You are welcome to build an alternative. But it better be (very) good.

          Welcome? Apple sues anyone who builds an alternative.

          • That's their fault for wrongfully infringing on Apple's concise, specific, hard-earned intellectual property. And by intellectual property, I mean ownership over the concept of any object of some geometric shape emitting/receiving any form of electromagnetic waves.
        • I'm not questioning the value or the quality of Apple's garden. But I am questioning the impact that such a walled garden has on the Internet in general.

    • Re:What? (Score:5, Interesting)

      by lennier1 (264730) on Friday December 23, 2011 @06:20PM (#38477190)

      It's also in Google's interest because it keeps part of the anti-monopoly cries off their back.

    • by Anonymous Coward

      I have actually stumbled across some early stage startup sites that are optimized for iPad. Yeah, you can view them with IE; but they suck that way.

      It's a "velvet rope" business model. iPad users buy the cool clothes and fancy watches. They get into the club because the management knows they'll also buy that $20 drinks.

    • by Anonymous Coward

      It's not just about the tubes on the internet. It's also about the last inches of unfreedom. From your palm to your face, there's Apple, locking you in, en masse.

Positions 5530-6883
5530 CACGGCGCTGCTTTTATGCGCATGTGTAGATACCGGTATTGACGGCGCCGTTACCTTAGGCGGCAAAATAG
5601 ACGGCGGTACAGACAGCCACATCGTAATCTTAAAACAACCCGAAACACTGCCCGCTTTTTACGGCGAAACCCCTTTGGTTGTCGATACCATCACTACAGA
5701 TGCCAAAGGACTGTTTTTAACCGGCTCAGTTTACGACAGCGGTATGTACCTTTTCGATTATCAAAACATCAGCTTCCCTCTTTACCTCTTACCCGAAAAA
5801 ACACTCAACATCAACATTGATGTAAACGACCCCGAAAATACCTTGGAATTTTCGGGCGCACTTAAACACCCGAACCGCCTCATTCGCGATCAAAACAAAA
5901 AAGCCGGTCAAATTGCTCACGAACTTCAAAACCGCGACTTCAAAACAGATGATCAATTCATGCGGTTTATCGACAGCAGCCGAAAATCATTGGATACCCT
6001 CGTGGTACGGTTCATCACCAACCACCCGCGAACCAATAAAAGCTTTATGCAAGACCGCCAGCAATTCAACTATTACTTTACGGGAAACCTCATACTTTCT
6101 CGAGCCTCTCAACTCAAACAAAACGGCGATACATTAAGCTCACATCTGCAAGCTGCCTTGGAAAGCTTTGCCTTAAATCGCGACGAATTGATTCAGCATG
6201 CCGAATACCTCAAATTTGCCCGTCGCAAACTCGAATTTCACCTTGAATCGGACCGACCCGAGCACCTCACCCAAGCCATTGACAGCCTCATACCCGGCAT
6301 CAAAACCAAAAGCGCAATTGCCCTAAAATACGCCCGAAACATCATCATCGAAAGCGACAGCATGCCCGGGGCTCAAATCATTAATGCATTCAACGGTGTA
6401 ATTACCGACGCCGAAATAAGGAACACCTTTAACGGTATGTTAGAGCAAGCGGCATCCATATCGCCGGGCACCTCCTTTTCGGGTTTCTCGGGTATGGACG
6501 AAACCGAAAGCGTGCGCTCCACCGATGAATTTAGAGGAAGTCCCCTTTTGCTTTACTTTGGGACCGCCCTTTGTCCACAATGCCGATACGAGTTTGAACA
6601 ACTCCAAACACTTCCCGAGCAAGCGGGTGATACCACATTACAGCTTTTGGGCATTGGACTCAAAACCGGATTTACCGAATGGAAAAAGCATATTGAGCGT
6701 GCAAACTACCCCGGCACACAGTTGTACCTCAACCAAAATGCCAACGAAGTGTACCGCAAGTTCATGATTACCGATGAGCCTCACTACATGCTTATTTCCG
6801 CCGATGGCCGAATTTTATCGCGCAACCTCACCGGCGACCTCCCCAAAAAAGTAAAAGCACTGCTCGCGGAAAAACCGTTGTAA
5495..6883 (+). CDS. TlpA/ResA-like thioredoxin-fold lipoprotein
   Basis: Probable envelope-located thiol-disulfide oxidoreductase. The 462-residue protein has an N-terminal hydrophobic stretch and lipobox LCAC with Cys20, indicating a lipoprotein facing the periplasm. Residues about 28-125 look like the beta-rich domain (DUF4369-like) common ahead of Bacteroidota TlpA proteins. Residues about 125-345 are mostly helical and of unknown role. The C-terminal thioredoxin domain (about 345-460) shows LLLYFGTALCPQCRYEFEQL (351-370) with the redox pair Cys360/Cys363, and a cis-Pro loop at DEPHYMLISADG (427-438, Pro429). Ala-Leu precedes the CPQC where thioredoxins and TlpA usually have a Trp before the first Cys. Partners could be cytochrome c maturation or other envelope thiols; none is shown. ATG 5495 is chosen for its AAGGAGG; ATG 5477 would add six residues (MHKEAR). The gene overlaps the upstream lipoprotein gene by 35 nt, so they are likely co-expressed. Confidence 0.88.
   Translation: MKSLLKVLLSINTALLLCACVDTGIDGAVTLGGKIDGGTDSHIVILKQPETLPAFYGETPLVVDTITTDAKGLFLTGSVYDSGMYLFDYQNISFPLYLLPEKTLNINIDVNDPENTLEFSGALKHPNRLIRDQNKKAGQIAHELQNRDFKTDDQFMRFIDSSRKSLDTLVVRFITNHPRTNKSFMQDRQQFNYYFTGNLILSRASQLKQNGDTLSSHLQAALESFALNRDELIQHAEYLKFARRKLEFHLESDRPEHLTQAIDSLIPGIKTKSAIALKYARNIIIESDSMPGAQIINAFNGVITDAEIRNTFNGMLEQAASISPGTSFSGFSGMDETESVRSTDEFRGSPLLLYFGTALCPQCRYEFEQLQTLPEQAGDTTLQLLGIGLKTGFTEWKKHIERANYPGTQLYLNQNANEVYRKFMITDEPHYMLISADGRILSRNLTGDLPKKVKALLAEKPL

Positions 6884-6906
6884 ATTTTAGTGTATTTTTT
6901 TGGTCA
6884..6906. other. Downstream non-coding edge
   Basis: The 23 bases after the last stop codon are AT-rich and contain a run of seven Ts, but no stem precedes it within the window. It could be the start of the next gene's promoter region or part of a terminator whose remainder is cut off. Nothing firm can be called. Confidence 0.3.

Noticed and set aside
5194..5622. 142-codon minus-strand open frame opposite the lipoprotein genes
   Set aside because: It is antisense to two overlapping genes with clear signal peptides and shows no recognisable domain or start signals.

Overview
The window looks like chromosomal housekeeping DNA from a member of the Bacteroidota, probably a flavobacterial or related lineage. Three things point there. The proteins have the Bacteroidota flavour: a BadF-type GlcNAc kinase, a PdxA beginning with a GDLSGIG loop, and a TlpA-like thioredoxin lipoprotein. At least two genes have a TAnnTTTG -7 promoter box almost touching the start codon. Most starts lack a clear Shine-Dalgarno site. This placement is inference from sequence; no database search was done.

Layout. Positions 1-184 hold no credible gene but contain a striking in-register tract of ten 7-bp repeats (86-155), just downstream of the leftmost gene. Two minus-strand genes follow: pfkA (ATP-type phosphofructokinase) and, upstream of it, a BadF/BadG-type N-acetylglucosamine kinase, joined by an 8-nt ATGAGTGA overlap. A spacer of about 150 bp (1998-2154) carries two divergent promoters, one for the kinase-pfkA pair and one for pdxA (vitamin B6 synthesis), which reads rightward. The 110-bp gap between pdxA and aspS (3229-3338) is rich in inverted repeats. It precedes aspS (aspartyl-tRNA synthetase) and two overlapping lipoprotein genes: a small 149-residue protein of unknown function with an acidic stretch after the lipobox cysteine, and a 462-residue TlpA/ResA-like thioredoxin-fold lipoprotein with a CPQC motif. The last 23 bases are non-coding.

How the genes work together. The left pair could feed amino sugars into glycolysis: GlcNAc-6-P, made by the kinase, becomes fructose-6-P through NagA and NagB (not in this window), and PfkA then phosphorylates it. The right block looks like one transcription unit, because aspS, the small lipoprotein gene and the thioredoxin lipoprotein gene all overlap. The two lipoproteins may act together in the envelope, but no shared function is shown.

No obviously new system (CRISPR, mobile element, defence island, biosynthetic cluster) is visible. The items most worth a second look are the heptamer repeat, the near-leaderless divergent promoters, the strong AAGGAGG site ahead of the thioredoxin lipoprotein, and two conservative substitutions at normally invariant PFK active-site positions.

• by theodp (442580) on Friday December 23, 2011 @06:04PM (#38477040)

    What Google and Mozilla declined to disclose, reports AllThingsD's Kara Swisher, is that Google will pay just under $300 million per year to be the default choice in Mozillla's Firefox browser [allthingsd.com], a huge jump from its previous arrangement, due to competing interest from both Yahoo and Microsoft. Sources said this total amount - just under $1 billion - was the minimum revenue guarantee for delivering search queries garnered from consumers using Firefox. Google's main rival in the bid, sources said, was Microsoft's Bing search service."

  • It doesn't mean what you think it means. Please, "ironically" has been massacred enough already. Let's this word rest for a couple of decades, unless you are one of the two people in the world that actually uses it appropriately.
    • by schroedingers_hat (2449186) on Friday December 23, 2011 @06:18PM (#38477158)
      It's ironic how much people using the word irony bothers you.
    • by migla (1099771)

      Ironic, isn't it?

    • It doesn't mean what you think it means. Please, "ironically" has been massacred enough already. Let's this word rest for a couple of decades, unless you are one of the two people in the world that actually uses it appropriately.

      Ironically, by drawing peoples attention to the word without providing them an explanation of how it ought to be used, YA_Python_dev exacerbated the problem and increased his own suffering...